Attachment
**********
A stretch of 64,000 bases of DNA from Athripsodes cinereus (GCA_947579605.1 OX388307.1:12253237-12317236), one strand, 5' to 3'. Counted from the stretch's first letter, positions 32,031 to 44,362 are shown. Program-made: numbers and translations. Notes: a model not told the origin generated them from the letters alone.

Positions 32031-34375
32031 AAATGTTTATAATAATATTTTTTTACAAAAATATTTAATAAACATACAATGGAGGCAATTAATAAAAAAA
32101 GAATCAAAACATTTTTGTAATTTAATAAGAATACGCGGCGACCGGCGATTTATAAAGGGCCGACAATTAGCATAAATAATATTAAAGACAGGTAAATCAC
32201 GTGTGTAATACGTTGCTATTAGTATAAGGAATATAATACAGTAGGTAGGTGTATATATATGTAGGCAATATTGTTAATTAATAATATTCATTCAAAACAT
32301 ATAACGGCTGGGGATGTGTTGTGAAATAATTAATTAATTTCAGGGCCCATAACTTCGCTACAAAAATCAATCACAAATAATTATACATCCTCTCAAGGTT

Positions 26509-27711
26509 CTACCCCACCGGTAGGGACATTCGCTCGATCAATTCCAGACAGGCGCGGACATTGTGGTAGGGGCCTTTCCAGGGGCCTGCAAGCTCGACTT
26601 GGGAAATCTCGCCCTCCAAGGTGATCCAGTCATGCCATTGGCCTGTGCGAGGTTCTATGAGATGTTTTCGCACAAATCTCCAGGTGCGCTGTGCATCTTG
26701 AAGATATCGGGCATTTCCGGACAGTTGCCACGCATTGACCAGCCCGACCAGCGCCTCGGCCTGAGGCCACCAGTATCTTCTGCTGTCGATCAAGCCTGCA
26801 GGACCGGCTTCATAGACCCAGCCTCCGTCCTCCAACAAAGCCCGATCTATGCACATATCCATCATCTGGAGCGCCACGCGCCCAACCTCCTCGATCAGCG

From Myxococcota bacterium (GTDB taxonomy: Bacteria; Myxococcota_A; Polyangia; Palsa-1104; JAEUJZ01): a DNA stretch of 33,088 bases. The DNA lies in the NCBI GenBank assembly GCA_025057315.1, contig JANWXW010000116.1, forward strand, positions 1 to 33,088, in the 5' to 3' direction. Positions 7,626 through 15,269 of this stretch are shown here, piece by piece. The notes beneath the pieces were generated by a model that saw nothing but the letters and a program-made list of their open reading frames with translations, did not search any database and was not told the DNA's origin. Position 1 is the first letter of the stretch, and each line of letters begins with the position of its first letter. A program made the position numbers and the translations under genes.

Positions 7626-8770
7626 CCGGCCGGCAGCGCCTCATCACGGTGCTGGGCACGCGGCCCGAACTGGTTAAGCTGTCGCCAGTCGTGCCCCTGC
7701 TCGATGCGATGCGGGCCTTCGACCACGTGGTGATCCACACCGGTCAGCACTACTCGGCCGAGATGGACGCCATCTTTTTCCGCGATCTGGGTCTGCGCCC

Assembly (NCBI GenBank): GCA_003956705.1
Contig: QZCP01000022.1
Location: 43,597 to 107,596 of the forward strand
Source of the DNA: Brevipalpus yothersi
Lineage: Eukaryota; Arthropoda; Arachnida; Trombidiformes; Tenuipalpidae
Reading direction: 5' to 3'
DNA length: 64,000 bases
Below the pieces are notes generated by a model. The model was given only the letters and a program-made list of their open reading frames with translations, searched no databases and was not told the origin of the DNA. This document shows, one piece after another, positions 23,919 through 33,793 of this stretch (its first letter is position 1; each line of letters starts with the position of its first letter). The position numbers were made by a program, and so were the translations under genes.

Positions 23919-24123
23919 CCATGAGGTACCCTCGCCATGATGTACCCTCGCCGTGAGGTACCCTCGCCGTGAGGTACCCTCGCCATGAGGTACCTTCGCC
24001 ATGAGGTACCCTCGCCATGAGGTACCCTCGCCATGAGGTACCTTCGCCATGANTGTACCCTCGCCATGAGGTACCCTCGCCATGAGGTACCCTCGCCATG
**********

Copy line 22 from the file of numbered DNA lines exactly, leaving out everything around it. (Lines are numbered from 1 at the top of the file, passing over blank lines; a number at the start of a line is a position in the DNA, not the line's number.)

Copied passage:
DNA length: 64,000 bases